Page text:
Jeffrey’s Film Queue: Jan. 11 – Jan. 17

This was a busy week for me, so I only got to watch four films. However, two of the films now rank among my favourite films of all time. One of them is a classic Kurosawa drama about life and its inherent tragedy, and the other has a talking bear.

Monday January 11th – Sunday January 17th

Paddington (2014)
Directed by Paul King

The only metric by which we measure a film should be its own. That is to say, we must recognize a film’s goals and judge it only by how well it accomplishes these goals. This eliminates the awkward arguments that develop when you try to compare The Godfather to, say, Babe 2: Pig in the City. Therefore, I hope you understand when I say that Paddington is a perfect film. It not only achieves its goals of being a fun, family film, but also that of being a meaningful parable about the immigrant experience. I guess I have a thing for talking animals.

Ikiru (1952)
Directed by Akira Kurosawa

A very simple drama told in three distinct parts, all of which subvert our expectations for such a narrative. By film’s end, we realize all these decisions have been subtly coalescing for maximum impact. For it is when we see long suffering Watanabe swinging contently in the snow, we feel the true tragedy of his passing. A beautiful film that also tackles the inhumanity of bureaucracy. A masterpiece from a master.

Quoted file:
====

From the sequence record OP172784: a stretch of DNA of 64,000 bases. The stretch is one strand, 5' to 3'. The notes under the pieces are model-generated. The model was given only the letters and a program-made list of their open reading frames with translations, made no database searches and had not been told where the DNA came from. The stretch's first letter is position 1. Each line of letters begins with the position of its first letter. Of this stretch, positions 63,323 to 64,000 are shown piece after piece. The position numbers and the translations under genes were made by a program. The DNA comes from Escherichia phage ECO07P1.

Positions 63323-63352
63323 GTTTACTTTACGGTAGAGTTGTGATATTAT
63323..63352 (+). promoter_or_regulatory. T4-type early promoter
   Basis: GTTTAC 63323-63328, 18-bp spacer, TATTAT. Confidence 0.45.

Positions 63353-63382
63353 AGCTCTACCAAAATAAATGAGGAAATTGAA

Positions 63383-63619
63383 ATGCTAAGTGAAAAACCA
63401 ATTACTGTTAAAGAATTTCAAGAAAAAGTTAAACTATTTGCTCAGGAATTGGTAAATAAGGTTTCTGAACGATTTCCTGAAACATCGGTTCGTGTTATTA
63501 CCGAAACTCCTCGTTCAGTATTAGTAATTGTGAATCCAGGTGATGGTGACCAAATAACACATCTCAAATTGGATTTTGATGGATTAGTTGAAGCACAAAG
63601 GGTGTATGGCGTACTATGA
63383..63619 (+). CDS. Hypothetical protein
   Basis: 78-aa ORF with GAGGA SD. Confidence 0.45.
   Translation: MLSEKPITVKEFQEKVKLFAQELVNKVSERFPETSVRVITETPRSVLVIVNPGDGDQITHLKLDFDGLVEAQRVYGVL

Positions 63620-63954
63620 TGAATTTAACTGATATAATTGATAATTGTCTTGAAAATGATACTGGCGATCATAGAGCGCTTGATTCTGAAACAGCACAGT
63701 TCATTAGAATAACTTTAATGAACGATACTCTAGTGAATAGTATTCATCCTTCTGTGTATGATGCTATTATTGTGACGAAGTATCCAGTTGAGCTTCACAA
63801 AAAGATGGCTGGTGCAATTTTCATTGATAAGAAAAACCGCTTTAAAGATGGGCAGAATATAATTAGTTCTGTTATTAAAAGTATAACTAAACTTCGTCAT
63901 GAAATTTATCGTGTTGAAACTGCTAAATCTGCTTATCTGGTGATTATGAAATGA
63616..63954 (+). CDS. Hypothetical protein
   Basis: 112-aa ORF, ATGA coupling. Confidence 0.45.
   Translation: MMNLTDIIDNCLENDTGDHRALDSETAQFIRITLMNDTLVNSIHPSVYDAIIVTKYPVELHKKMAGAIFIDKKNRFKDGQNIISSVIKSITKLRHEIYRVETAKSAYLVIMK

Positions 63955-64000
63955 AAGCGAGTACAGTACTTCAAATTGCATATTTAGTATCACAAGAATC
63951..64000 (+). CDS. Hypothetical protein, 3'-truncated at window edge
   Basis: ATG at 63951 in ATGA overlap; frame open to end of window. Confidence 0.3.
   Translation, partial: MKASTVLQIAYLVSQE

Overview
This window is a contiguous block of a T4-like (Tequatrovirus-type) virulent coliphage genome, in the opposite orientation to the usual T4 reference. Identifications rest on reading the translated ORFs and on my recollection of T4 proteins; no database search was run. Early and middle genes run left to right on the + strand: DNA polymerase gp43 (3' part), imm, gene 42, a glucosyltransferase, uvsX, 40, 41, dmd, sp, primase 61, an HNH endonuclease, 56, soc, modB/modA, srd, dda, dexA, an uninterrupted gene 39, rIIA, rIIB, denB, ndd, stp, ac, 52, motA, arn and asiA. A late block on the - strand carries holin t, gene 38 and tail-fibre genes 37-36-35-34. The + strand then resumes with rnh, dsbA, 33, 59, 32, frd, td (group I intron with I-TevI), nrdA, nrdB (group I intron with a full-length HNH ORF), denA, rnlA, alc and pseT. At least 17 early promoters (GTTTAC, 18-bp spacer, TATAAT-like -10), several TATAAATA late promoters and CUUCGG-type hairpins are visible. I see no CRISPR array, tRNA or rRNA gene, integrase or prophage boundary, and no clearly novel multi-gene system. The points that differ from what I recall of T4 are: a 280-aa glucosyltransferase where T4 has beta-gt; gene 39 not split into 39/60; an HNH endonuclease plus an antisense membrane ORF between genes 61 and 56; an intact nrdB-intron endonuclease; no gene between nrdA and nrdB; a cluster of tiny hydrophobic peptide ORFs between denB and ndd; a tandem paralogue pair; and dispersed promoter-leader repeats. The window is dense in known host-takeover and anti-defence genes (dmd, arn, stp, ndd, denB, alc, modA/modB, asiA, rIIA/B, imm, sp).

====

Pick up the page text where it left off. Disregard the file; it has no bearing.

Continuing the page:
North By Northwest (1959)
Directed by Alfred Hitchcock

Speaking of masters, here Hitchcock shows the depth of his talents by experimenting behind the camera, but in the editing bay as well. A technical marvel that explores themes familiar to the father of modern cinema, with shot compositions that have ingrained themselves in the very language of film. Plus, you gotta love the sly wit of that final shot.

Guns of the Magnificent Seven (1969)
Directed by Paul Wendkos

Did you enjoy the first movie? Well, here it is for a third time! Once more into the fray, dear Chris! Gather your seven colourful compatriots. Fall for the locals and renounce your initial, selfish reasons for helping. Suffer great losses in the inevitably suicidal mission. Still quite fun though.

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